What surnames are not inclined?
Question, what surnames are not inclined, arises quite often, since even among ethnic Russians many names have a foreign origin, not to mention foreigners.
Meanwhile, there are some simple rules, which names are not inclined in the Russian language.
So, do not decline the female names with an ending on a consonant sound or with a zero ending, for example: Kuzik, Rybak, Lebed, Stankevich, etc.
Male surnames, meanwhile, are declining.
Do not bend the name with an ending at O: Gulko, Khomenko, Drozdenko, etc.
Do not bend the surnames Foreign ending with a vowel sound: Dumas, Hugo, Goethe, etc. But Russian and Slavic names are declining.
Do not decline the female surnames, which end in a consonantal letter and a soft sign too: Streplyuk, Pilgul, but my Piluy, Pikul
Surnames of precisely not Russian origin ending with vowels -a -, - I-: Migulya, Vine
those that end in -ko: Lysenko, Litvinenko, on-yy-: White, and also on -go, -o, -yago
I do not know why, but my mother told me that my name Nagago is not inclined, as if this is completely the root of the word and, at the end, is not an end, as if from Georgia the cut-off was cut.
Usually, when you need to remember one or another rule of the Russian language, I try not to memorize the sheets of texts, but to find visual tables or structured texts in the form of schemes, lists.
Here is what we managed to find on this issue:
Agree, so information is easier to remember. These charts / tables can be printed. If nevertheless there were difficulties at memorizing, put these sheets on prominent places where you often happen. The visual memory will do everything for you.
tell me then how to be with the surname of the female gender? stress on (a). She was never inclined, only later did the question arise when she received the certificate and when she received the diploma, the teachers turned to linguists and only then wrote everywhere without declension.
If the names end in -yh, -ih, they do not decline (female and male).
Male surnames that end with a consonant (soft or hard) tend, and women do not.
Consider the male and female surnames, which end in a vowel sound:
My name does not lean towards me, it ends at -yin, although I always wrote in my childhood as a child, and then my parents explained that I did not decline!
Basic rules: Do not bend the names of women who end up with a consonant sound (letter) - Russian and foreign. Also Russian names do not bow, ending in -ih and -yh. Do not bow to the surname (any, male, and female) ending in a vowel letter, other than quot; aquot ;.
There are also a number of exceptions.
30 years lived and my name did not bow, and the son went to school and began to incline her. We write Codyan, and we are signed by Kodian, the last name is Moldovan.
Do not bow to such names, which end in quot ;, "quot ;, theirquot ;, quot; iqquot ;, quot; iqquot ;. Similarly, the surnames of men and women are not inclined to the vowel, except for the letter "aquot ;. The names do not yet bow, which end in quot ;, uhquot ;. I think this is the right answer.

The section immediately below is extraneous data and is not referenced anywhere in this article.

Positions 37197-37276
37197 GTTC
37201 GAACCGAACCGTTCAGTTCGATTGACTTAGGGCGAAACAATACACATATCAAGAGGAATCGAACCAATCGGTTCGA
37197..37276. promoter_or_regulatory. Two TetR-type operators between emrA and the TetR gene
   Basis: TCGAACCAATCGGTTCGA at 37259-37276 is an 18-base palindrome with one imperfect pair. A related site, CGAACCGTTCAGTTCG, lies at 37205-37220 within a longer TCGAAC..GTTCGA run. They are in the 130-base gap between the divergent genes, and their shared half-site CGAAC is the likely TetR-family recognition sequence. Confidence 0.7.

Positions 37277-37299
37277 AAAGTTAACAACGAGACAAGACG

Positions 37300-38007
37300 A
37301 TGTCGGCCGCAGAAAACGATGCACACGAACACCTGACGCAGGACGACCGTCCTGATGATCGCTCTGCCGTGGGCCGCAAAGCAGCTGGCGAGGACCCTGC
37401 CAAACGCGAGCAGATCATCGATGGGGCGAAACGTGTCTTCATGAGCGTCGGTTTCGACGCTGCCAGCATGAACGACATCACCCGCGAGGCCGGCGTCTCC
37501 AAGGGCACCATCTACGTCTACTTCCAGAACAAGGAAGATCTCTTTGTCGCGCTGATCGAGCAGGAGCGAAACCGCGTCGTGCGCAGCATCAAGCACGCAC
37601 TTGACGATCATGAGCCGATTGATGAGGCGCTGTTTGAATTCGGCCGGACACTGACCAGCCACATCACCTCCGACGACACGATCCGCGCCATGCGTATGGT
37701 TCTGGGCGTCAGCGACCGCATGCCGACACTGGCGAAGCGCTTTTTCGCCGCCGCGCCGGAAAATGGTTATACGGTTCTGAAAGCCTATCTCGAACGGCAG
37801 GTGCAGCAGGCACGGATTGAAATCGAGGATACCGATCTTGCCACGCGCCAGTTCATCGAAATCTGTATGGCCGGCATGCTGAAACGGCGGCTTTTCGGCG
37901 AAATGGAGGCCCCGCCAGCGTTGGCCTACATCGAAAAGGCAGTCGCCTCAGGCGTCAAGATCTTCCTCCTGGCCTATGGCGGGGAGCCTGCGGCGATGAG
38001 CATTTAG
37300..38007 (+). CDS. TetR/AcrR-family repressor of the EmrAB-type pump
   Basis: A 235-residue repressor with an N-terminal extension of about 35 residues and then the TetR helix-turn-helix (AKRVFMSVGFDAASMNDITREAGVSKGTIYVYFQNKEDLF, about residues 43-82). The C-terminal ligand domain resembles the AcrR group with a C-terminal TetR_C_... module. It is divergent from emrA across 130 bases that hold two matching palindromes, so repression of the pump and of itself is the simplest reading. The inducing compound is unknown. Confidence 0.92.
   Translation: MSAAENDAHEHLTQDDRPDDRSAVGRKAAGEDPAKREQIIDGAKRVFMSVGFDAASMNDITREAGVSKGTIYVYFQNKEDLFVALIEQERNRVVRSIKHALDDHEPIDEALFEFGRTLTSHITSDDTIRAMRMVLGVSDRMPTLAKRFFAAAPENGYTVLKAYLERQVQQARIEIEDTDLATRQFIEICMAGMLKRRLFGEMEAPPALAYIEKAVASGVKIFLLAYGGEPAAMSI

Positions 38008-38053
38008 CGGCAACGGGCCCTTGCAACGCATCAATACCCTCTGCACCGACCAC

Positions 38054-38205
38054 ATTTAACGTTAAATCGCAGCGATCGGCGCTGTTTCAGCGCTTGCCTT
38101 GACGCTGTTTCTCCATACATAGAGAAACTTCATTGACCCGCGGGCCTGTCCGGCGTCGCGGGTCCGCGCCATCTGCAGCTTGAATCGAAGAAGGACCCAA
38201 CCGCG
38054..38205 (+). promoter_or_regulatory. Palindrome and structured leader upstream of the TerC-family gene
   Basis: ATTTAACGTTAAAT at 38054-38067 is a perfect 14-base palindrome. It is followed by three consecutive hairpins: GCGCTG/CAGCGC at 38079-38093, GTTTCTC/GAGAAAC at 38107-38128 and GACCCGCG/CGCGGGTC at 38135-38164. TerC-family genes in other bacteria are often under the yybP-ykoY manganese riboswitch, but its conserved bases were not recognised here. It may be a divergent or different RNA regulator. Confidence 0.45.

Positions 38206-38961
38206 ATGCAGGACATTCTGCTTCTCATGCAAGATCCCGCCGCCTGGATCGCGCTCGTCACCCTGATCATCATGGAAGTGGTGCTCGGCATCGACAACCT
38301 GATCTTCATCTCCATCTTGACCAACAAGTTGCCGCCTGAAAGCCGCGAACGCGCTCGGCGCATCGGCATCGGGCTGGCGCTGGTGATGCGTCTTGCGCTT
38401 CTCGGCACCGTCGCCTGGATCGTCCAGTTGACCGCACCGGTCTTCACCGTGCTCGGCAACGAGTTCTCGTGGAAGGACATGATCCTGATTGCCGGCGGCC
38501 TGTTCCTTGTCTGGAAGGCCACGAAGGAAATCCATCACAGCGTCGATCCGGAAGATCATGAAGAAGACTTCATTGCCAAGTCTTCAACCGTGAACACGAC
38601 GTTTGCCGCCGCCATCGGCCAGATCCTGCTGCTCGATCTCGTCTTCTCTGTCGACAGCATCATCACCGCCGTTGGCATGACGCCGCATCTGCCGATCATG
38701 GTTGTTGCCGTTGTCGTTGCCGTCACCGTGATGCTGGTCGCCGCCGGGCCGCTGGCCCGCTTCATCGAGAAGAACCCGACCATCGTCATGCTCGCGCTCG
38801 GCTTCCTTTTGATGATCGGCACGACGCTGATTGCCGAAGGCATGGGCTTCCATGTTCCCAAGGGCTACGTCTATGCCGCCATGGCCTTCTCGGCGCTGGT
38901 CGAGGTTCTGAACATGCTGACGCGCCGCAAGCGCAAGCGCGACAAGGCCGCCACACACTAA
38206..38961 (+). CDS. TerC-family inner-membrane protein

Here at first glance, everything is complicated. But only at first. So, the rules are:
- If the surname is foreign (Goldberg) or Russian (Wolf) and ends with a consonant, then it inclines if it refers to a man (Goldberg, Goldberg), and does not decline if it refers to a woman (always Goldberg).
- If the surname is Slavic and ends in -yh, -ih, then it never inclines, regardless of the gender quot; ownerquot ;.
- Surnames that end in -h - male tend (Vulich, Vulich, Vulich), women do not bow (Vulich - always).
- Surnames that coincide with the names of common nouns or their own (Nose, Grach, Grave, Mole, Lynx, etc.) - lean towards men (Mole, Molya, Molu) and do not bow to women (Mole is Mole, always). There is one BUT: there is such a name Mouse (and to her like). So if you want to say that the book of a man named Innocent Mouse came out, it will not be the book of Innocent Mouse (it would seem that it is necessary to incline the mouse), but the book of Innocent Mouse.
- Surnames that end in -owo, -aco, -yago, -ago - never bow (for example, Zhivago).
- Surnames that end with vowels (except unstressed a) - Zola, Morua, Dumas, etc. - do not bow.
- Surnames on -ya also do not decline (Gulia). The same applies to Finnish surnames in -a. But the names on-i tend (Beria, Beria, Beria).
- In the official speech, the surnames are not inclined to -ko and -o (Franco, Rushailo, Kovalenko). But in fiction and speaking are often inclined. The same applies to such rare names as Tolokno, Soap, and others.
- Surnames that end in -ok, -ek, eet. Here it is debatable. But the stylistic dictionaries recommend inciting male surnames with such endings. For example, Alexei Kitten.
- Another very confusing case is Georgian and Japanese surnames. They are either leaning or not. Lately they are declining. Although it is clear that the surname with the ending - do not very much stick. But the name of Chikobava and Okudzhava (both Georgian) can easily be inclined (for example, Okudzhava songs).